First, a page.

Plants such as rubber plants are phototaxic. In a creative way. Most plants in fact are phototaxic. This means they will adjust their growth to grow towards the light. This makes sense because they need light for energy, so the more light they can access, the better they will do. Rubber plants also often grow on another plant as support. They tend to enjoy the structure another tree provides. A Rubber plant growing sideways is most likely due to the following reasons:
- Light – it is growing towards the light. If the plant is further away from a window, it will reach towards the window and then start to slump on itself, resulting in the rubber plant growing sideways.
- It fell over – these plants do not have much ability to keep themselves standing straight up. They normally find a tree to help them do this in nature.
- You may have trimmed off the growth shoot. This can happen, and the plant will then tend to try to grow from side shoots, which will grow sideways.
Those are the three most common reasons for a rubber plant growing sideways. The good news is that you can fix them quite easily! Here are my hacks and tricks to get your plant growing the way you want it to.
- Light – if you cannot get your plant closer to a window for light, then you need supplemental lighting to help the plant. An LED light can assist your plant. At least 150W will do. Do not waste money buying a little 5W unit with a pretty picture. These do nothing.
- If it fell over – you can use bamboo stakes to hold it up.
- You trimmed off the growth shoot and side branches are not growing outwards…use some training wire and bamboo stakes to bend the branches slowly upwards and get them straight. If they keep bending down again, then it is probably a light issue as well.
I hope this article has helped you understand the causes of a rubber plant growing sideways and what you can do to make your plant healthy and upright. Stake it, light it, and coax it with wires!! These plants are awesome and I will be growing a few more to keep around the house in the next year or two. If you enjoyed this article please share!!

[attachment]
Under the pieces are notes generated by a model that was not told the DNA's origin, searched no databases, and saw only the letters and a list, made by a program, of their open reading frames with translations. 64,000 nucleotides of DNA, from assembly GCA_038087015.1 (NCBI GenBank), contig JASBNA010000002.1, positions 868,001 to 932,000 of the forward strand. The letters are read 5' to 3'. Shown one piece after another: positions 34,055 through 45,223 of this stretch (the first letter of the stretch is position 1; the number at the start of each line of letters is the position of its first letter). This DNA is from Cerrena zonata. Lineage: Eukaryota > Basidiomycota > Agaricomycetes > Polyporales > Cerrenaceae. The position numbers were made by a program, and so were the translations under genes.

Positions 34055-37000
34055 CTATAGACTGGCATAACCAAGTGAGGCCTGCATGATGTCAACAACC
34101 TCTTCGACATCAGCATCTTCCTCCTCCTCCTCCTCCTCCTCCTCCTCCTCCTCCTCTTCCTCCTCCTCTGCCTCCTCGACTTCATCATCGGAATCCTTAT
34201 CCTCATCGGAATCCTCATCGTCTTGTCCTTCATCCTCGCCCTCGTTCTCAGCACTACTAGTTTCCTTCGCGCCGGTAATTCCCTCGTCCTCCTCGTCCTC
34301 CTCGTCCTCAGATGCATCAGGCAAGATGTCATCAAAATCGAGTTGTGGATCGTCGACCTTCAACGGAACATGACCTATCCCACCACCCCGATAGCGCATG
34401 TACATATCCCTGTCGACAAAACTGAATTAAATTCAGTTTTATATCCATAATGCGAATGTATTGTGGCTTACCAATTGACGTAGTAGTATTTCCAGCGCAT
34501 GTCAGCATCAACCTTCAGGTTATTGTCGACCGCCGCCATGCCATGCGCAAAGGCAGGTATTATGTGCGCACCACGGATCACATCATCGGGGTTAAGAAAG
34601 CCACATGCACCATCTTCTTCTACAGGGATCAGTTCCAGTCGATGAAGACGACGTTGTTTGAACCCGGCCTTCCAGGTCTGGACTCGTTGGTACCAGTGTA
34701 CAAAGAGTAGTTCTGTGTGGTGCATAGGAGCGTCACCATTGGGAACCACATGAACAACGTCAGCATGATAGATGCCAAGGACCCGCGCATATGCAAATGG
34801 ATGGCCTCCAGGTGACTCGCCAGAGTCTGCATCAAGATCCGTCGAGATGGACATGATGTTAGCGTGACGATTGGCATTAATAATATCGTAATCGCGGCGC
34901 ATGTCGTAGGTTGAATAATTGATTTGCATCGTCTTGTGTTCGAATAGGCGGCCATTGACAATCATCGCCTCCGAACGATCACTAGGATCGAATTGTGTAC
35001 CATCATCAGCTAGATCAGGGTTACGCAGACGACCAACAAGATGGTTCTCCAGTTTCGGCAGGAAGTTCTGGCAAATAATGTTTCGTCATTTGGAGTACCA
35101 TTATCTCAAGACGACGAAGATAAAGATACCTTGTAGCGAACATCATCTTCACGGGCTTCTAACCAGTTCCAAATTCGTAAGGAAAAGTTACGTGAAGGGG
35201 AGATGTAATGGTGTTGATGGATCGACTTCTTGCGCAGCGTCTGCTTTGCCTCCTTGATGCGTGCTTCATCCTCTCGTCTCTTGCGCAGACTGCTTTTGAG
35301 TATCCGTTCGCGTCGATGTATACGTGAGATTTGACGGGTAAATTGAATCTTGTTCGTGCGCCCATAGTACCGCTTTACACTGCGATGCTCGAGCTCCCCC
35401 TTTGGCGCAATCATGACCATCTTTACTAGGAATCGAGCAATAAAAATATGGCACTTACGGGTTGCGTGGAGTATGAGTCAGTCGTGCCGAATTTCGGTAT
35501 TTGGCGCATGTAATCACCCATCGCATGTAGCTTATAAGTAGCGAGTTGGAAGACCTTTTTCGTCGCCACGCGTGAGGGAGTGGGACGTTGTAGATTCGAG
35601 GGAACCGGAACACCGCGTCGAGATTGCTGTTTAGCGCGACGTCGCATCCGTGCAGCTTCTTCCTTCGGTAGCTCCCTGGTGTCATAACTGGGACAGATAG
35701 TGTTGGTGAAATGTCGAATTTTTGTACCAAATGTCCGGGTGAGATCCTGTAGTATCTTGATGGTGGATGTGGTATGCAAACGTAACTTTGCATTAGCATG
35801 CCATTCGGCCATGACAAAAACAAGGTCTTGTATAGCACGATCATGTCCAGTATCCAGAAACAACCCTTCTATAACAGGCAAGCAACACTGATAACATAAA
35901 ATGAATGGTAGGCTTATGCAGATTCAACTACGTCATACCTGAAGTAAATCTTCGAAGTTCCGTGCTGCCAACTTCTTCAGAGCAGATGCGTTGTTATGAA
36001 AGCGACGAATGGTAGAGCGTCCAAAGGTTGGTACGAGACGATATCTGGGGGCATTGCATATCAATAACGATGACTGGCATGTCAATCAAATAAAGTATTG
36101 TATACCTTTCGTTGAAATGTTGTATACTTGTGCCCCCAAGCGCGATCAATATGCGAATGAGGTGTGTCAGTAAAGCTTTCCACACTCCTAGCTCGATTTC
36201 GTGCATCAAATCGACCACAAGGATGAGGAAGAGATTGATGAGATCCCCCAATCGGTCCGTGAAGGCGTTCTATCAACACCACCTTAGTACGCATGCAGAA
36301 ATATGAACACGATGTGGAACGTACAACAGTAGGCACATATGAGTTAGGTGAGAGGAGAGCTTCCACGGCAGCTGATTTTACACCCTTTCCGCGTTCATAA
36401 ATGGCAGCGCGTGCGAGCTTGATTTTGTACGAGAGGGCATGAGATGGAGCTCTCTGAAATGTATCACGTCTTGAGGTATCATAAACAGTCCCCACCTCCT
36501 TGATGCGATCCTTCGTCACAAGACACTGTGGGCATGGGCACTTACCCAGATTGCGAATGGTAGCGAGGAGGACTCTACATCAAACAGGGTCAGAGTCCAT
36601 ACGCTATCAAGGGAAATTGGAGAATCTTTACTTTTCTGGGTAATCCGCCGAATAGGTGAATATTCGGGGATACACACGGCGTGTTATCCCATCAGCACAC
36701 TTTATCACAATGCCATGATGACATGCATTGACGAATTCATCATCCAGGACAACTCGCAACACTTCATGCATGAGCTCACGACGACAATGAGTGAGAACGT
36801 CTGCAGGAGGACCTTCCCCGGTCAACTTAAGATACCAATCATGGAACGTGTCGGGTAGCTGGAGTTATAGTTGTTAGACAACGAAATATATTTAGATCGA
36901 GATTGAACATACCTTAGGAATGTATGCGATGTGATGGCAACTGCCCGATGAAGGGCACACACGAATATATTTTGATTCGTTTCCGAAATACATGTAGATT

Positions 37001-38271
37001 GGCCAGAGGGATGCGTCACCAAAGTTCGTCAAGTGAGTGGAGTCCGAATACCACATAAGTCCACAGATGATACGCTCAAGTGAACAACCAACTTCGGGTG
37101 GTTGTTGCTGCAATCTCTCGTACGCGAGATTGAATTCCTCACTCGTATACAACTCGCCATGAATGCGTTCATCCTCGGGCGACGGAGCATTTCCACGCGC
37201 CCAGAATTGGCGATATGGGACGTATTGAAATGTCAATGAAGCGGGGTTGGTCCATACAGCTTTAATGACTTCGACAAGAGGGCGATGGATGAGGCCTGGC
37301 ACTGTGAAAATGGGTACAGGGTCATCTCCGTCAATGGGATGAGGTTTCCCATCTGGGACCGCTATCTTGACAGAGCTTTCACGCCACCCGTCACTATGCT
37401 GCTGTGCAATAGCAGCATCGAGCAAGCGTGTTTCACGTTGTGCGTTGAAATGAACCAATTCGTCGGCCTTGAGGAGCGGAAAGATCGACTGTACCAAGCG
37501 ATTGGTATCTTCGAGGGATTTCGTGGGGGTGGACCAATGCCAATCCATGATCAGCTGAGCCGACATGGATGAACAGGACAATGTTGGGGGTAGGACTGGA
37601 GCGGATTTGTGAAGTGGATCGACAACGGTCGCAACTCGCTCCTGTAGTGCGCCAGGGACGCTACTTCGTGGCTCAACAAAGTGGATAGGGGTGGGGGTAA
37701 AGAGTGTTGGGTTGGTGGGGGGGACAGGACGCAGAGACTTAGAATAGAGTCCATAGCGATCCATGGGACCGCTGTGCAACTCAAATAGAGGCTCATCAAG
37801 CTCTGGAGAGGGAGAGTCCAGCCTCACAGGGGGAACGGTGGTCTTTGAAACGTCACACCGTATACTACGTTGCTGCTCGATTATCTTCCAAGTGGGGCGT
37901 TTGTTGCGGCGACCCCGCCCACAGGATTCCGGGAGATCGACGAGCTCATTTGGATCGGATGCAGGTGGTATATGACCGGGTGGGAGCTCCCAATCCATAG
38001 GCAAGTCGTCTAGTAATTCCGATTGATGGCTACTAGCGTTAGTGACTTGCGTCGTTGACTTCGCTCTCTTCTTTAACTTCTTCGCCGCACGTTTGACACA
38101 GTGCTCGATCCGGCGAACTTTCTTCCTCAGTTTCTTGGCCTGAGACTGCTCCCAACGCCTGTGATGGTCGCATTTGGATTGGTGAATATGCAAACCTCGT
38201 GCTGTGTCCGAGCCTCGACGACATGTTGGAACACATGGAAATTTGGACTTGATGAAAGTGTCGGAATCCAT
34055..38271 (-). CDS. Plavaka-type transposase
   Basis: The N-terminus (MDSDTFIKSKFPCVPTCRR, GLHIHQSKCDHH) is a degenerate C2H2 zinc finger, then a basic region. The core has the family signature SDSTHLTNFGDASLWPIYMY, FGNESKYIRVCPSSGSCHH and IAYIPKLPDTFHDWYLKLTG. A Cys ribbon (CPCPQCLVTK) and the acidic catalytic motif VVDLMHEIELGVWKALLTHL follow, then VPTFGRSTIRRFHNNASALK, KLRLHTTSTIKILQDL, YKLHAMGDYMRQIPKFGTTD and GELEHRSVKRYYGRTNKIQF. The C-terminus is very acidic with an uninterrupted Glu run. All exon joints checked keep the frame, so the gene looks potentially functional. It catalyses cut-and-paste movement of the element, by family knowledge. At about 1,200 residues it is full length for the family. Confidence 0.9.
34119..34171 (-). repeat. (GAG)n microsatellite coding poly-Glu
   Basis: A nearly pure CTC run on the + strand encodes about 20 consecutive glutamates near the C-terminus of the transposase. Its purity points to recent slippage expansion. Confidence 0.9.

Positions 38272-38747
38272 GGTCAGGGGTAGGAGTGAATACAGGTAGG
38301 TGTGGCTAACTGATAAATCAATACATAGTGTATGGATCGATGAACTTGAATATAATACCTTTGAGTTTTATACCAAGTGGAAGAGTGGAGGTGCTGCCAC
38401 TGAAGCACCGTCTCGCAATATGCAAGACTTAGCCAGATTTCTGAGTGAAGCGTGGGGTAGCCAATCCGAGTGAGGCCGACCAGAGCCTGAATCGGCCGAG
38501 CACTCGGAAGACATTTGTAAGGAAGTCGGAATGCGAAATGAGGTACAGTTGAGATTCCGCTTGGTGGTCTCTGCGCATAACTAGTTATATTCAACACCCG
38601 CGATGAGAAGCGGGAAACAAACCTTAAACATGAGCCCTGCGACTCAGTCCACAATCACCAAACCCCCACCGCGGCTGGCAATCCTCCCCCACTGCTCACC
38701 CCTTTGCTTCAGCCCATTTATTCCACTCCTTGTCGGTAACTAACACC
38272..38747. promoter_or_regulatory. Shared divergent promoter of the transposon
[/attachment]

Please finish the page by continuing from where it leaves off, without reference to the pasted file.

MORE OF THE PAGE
How can I make my rubber plant grow straight?
Rubber plants naturally slouch on another tree for support. They will also tend to try and sneakily find a way to get to light. If this means they must grow sideways they do. So if you want to get your rubber plant to grow up, put it close to light and give it a few supports to bend it straight. If you cannot move it close to light, then buy an LED supplemental light (at least 150W equivalent. This should help it bend straight.
How do you revive a dying rubber plant?
Ascertain the cause of it being unhappy. Did you overwater it? Leave it somewhere to dry. It may pull through. Did it have insects? This is often a symptom of insufficient light. When plants are not able to make enough sugar for themselves they become pest magnets. Instal an LED light (150 minimum) and see if this helps. Did you underwater it? If you did not water your plant it also have every right to try and die. If the soil is very dry, then water the plant. It may just bounce back!
Why is my rubber plant bending?
Rubber plants do this often - they are floppy plants that normally use another plant to guide them straight up. They will also bend towards light. You can fix both problems by using a few bamboo posts to stake your plant upright, and then make sure it has enough light - either move it closer to a window, or use a 150W (minimum) LED grow light to give it some help.
How do I make my rubber plant bushy?
My experience with these plants is that they naturally become bushy. Typically in the past I let them grow to the height I want, then I snip the growth shoot and plant that in a new pot (they root easily). The plant will then send out four to five branches in no time further down the stem. It will be biased on the side of the plant that faces light, so you can end up with a lop sides bushy plant if you do not have enough light.
Dr. Garth A. Cambray is a Canadian/South African entrepreneur and beekeeper with 28 years of experience in apiculture and specializes in adding value to honey. His Ph.D. research developed a new advanced continuous fermentation method for making mead that has resulted in a number of companies globally being able to access markets for mead. His company, Makana Meadery, exports honey mead to the USA where it is available to discerning connoisseurs. He has also developed technologies to commercially manufacture organic honey vinegar in Zambia for export globally. He holds a few patents globally in the ethanol industry and believes in technology and knowledge transfer for human development and environmental sustainability. One of his proudest achievements is the fact that the wind farm he started at one of his old apiary sites has essentially made his hometown carbon neutral.